Face to Face With Wild Horsesby Yva Momatiuk
You approach with caution, drawn to their equine beauty. The sleek stallion, the magnificent mare, and the gentle foal look like any happy family. But don’t get too close. These are wild horses, untamed by humans. Now photographers Yva Momatiuk and John Eastcott take you inside the world of the wild horse. This husband-and-wife team of committed experts makes… See more details below
You approach with caution, drawn to their equine beauty. The sleek stallion, the magnificent mare, and the gentle foal look like any happy family. But don’t get too close. These are wild horses, untamed by humans. Now photographers Yva Momatiuk and John Eastcott take you inside the world of the wild horse. This husband-and-wife team of committed experts makes a case for the conservation of one of America’s favorite wild species.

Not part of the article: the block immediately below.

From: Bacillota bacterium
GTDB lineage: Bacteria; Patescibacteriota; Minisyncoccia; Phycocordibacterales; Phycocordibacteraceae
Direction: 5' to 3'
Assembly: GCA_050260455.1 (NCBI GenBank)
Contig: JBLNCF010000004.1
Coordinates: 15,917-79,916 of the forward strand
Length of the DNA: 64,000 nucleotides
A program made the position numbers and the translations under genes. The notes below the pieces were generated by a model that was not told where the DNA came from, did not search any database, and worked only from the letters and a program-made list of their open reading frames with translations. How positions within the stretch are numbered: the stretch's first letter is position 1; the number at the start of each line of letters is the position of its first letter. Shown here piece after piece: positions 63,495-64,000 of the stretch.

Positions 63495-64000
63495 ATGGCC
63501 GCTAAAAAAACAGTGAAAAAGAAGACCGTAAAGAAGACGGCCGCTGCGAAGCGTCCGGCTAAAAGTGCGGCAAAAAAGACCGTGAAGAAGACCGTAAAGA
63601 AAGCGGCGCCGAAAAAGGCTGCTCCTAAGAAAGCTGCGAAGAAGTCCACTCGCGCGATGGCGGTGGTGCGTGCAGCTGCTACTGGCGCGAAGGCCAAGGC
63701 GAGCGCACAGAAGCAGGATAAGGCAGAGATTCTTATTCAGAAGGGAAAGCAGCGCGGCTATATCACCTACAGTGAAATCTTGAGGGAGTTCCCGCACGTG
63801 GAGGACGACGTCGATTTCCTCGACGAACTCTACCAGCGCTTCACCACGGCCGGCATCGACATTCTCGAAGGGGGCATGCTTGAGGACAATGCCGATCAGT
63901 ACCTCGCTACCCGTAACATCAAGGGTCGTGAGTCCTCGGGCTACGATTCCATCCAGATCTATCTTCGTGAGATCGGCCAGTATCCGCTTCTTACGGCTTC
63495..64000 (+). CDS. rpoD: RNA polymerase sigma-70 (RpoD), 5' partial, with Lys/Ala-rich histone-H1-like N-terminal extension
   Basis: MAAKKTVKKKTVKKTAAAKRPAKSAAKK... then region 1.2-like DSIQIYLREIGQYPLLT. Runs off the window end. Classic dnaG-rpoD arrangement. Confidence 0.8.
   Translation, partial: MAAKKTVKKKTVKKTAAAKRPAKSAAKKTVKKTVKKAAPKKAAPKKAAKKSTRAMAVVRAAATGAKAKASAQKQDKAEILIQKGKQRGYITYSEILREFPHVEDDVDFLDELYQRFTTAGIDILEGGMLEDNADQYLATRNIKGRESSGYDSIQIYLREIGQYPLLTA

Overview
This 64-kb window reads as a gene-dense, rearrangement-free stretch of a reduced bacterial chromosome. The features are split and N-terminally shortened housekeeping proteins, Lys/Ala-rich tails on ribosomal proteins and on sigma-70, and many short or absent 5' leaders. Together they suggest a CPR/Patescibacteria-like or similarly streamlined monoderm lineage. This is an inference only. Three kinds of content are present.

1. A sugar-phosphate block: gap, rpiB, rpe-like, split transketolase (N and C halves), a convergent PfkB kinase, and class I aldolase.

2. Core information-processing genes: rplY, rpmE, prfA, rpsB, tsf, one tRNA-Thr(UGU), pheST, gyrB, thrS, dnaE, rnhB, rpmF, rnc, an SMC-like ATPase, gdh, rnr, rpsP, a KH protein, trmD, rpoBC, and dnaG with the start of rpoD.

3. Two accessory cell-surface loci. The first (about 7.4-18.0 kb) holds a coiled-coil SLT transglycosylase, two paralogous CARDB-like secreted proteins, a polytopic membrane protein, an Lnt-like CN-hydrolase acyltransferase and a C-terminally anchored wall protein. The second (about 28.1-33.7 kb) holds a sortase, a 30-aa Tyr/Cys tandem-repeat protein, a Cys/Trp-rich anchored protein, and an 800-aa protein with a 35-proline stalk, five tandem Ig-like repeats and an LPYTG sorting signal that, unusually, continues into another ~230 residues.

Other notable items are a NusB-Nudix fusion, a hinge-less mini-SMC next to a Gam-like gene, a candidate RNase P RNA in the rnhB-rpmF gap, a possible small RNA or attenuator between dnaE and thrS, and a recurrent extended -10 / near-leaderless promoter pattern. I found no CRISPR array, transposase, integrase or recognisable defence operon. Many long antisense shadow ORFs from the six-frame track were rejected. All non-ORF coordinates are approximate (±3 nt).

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Do you know the difference between a "feral" horse and a truly "wild" horse? Horses that used to live with people but have escaped or were let loose by their owners are called feral. But wild horses have never been tamed or kept in captivity. Authors and photographers Yva Momatiuk and John Eastcott take the reader "face to face" with free-roaming horses who live off the rugged land of the American West. They explain how the native wild horses of the American plains spread through Asia and into Europe where they were later domesticated, then died out in North America, but were brought back to this continent in the early 1500s by Spanish explorers. Some of them escaped and became truly wild animals again. With stories of their first-hand experiences and copious full color photographs, Momatiuk and Eastcott tell about the wild horses' family, or harem, bands, consisting of a dominant stallion, his mares, and their foals. They also discuss the importance of managing the herds both to preserve them and to balance their needs with those of others. In addition to side bars with interesting tidbits on how horses communicate and what they eat, there are five pages of additional material at the end of the book with suggestions on how we can help protect wild horses, "Facts at a Glance," a glossary, and a section on where to find out more information, plus an index for quick reference. If children like reading about animals, "wild horses" won't be able to drag them away from this book.